Research on Mount Olympus

Besides captivating Ancient Greeks’ imagination that ultimately gave birth to Ancient Greek Mythology, Mount Olympus has also been the subject of scientific questioning since antiquity.

Panoramic view from Mount Olympus highest summit, Mytikas or Pantheon at c. 2918m asl. (Photo ©

Diffuse information point to increased interest for Mount Olympus herbs from Ancient Greeks as well as from Ancient Egyptians. The first topographic mission concerning Mount Olympus is ascribed to geographer Xenagoras (1st century AD), whose estimates about the mountain’s elevation were not far from modern measurements. Next known cartographic reconnaissance was realized 17 centuries later by the British Navy in their overall attempt to construct the first maps of Greece. In AD 1831, British officer R. N. Coperland estimated the elevation of Mount Olympus at 2973m asl. Similar estimates are illustrated in other maps constructed during the 19th century AD (information is from Nikos Nezis book Olympus, edited from Hellenic Climbing & Mountaineering Federation, 2000, in Greek). 


Mount Olympus most popular flora species including 25 endemics (Illustration © Giannis Beinas)

During the same period (19th century AD), many botanists rushed on Mount Olympus to study its rich flora. In AD 1836, French researcher R. Aucher-Eloy visited Mount Olympus to collect herbs and in AD 1851 the first endemic species were recorded by German botanist Th. Heldreich. 

By the turn of the 20th century, research on Mount Olympus obtained a multidisciplinary color as many botanists, geologists and topographers set foot on its higher slopes to provide the first detailed scientific reports about flora, fauna and geology together with accurate elevation measurements of its highest peaks.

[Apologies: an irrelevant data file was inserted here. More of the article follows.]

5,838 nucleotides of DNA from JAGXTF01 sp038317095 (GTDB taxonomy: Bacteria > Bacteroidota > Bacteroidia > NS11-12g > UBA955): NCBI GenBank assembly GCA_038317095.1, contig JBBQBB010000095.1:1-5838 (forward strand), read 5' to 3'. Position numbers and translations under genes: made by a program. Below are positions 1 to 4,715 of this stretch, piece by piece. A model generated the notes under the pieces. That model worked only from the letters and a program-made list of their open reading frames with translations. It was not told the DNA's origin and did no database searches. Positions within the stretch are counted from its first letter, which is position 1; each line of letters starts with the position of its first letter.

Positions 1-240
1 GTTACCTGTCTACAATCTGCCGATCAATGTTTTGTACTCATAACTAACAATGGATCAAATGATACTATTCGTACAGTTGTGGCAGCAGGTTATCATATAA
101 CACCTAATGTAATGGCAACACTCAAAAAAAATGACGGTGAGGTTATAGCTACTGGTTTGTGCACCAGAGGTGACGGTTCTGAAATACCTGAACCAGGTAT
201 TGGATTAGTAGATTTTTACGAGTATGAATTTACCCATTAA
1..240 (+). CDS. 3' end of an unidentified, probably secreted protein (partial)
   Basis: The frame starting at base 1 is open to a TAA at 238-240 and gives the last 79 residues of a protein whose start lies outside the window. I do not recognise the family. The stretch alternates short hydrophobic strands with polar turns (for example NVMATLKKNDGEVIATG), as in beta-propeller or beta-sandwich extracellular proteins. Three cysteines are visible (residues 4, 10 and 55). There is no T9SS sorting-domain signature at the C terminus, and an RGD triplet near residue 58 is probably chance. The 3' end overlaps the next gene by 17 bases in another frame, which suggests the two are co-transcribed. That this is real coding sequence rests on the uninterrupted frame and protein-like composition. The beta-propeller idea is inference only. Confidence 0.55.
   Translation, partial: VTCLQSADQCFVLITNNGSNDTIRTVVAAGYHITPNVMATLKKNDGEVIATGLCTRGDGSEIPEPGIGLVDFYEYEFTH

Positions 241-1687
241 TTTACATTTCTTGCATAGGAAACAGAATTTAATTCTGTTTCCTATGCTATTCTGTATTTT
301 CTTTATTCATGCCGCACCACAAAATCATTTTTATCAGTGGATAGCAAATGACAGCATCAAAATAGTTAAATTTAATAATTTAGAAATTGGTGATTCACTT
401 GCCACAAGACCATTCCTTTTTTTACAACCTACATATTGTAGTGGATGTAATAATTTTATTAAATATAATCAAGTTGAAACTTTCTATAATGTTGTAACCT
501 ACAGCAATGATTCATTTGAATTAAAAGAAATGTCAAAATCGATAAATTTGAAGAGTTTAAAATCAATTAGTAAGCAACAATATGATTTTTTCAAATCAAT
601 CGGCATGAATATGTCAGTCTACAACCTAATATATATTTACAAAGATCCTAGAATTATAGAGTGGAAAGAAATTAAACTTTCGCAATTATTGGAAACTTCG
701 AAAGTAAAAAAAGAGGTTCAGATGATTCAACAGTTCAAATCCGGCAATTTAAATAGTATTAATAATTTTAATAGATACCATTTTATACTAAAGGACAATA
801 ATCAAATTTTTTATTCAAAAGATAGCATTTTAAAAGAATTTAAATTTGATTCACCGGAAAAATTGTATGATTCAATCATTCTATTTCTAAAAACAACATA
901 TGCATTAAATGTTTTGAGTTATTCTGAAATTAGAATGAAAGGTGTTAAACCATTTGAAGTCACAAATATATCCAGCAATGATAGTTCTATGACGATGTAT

In AD 1921, Swiss engineers Marcel Kurz and Hans Bickel employed stereophotogrametric methods and calculated the elevation of Mytikas (Pantheon) to be 2917.7m asl., while few years before (AD 1909) Yugoslav geologist J. Cvijic provided the first detailed reports of Mount Olympus geology. 


Mount Olympus uplifted carbonates at c. 2800m asl. (Photo ©

By late 20th century AD Mount Olympus saw a scientific climax as many international research projects concerning climate, geology and flora were realized. The construction of Agios Antonios meteorological station at 2815m asl. and the 16-year long (AD 1962 – 1978) NATO sponsored “Mount Olympus Cumulus Project” resulted in detailed studies about local climate. The 1970’s brought Danish researcher Arne Strid in Greece who realized exhaustive botanical studies that resulted in the publication of the book “Wild Flowers of Mount Olympus”.